I might occasionally delude myself that I have access to a celebrity’s mind through their public posts, but I can’t do the same for Mary Lee. I have no idea whether deep, open waters give her a sense of comfort or whether she prefers being close to shore. As a voracious apex predator, I don’t question her tenacity, but I do wonder if she’s ever been frightened, and if so, when. I know where she’s gone and how long she stayed; I guess her movements have to do with the presence or absence of fish. But I’ll never know how it feels to move in the water at her speed and size. I only have her coordinates, points where our lives sometimes intertwined.

I soon discovered that Mary Lee was famous in her own right; she annually made headlines along the East Coast and as far as Bermuda. One fisherman quoted in a story for Delmarva Now said he’d gotten a 2 a.m. call from someone who’d been tracking Mary Lee nearby and hoped he’d fish her out of the water (he declined). “Authorities have no plan in place to protect swimmers from lurking shark,” the New York Post warned in 2015, when she appeared ten miles off the popular Robert Moses State Park beach in Long Island. “She’s the queen of the ocean,” Chris Fischer told USA Today. “She’s a 50-year-old-or-so mature white shark that absolutely dominates wherever she goes.” When I found out she had nearly 130,000 Twitter followers, I felt a weird sense of ownership. How could she mean as much to so many other people as she had to me?

When I pulled up OCEARCH’s website early this summer, I didn’t see Mary Lee’s tracking dot by the Jersey Shore — she must be in the Hamptons, I thought, gleefully. I decided to commit to not checking the site for the rest of the season. For once, good sense won out over irrational fear. With Mary Lee presumably out in Montauk, I resolved to enjoy my summer on the Jersey Shore.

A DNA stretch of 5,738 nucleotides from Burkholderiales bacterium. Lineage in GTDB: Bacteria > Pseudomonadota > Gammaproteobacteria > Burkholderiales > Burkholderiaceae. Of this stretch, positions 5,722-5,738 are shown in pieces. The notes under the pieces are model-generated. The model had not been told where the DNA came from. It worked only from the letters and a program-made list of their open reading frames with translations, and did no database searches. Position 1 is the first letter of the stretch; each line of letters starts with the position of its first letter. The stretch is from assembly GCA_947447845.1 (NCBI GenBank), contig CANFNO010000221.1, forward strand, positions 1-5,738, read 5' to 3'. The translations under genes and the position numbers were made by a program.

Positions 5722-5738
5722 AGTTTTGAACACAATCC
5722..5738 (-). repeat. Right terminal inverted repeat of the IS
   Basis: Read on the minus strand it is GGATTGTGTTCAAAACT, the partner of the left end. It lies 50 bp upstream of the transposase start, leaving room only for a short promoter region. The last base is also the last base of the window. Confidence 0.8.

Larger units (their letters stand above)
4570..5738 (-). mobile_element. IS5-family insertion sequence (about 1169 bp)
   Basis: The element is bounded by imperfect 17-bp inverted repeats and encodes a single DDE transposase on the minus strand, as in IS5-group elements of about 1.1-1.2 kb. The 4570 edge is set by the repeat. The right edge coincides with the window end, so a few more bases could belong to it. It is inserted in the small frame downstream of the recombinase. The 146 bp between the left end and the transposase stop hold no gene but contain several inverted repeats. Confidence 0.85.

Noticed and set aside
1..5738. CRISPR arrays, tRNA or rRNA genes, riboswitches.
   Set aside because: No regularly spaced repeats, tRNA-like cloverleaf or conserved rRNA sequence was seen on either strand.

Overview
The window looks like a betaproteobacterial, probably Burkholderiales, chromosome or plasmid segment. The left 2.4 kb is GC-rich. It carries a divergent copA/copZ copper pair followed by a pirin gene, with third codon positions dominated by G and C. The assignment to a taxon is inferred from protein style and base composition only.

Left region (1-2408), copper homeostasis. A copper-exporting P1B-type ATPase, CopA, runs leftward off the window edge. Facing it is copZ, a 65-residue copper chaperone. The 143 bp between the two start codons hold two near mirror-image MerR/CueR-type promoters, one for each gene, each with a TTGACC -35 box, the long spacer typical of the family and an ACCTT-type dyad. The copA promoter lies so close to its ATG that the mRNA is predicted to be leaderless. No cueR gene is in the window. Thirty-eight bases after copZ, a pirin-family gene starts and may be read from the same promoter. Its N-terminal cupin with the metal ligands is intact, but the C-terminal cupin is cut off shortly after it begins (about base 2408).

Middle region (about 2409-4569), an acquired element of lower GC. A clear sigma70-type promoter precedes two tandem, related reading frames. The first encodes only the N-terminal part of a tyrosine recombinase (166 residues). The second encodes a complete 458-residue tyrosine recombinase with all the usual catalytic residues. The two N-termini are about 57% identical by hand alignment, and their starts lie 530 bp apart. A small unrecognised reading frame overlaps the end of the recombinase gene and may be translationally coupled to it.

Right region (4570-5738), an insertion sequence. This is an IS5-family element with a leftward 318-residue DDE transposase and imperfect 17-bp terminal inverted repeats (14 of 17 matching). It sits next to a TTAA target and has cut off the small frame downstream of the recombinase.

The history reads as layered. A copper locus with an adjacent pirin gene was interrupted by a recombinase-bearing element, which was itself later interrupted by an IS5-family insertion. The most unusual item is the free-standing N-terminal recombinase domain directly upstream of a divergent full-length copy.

One weekend in August, I was in the water with my Dad when something swam by us one way, turned around, swam the direction it had come from, then turned again and began making its way towards us. We backpaddled out of the water and, slightly panting on the shore, shielded our eyes to get a better look. “Do you think that was a shark?” I asked my Dad. “No, definitely not,” he said, but I could tell by his tone that he was trying to keep me calm. As I walked back to the house, two words popped into my head: Mary. Lee. The unidentified swimming object turned out to be a species of ray whose wings sometimes look like shark fins. Just a ray, I thought to myself whenever a cresting wave took on the appearance of a fin.

More recently, far from the beach and killing time online, I decided to check in on Mary Lee again. I was horrified to find that she hadn’t been traced since summer 2017 — she’d last pinged close to where I’d been swimming months earlier, but there’d been no sign of her since. I was also surprised to find myself truly saddened by the possibility of her death, even when I’d been terrified she’d eventually cause my own.

OCEARCH officials quelled my initial concerns — it’s more likely that the battery powering her tracking device had died after five years of use — then I realized, with horror, that although my near miss with a shark had really been a bottlenose ray, it could have been her. Knowing Mary Lee’s location was a soothing counterpoint to my fear, even though her swimming patterns sometimes aligned with my own. That distant closeness has a more menacing element now that I can no longer find out exactly where she is.

Scrolling through celebrity gossip usually ends suddenly, with the realization that I’m wasting my time keeping tabs on how strangers spend theirs. By contrast, tracking Mary Lee felt productive, protective. Knowing her whereabouts imbued me with a weird sense of power. Not power over her, though at times the view felt a bit god-like. Instead, I felt a temporary power over my own fears, which were tempered by a strange intimacy. In a terrifying but thrilling way, unlike with any other celebrity I’ve “followed,” we shared the same space.

Alex Ronan is a writer living in Berlin, mostly. Her work has appeared in the New York Times, New York Magazine, Dwell, and elsewhere.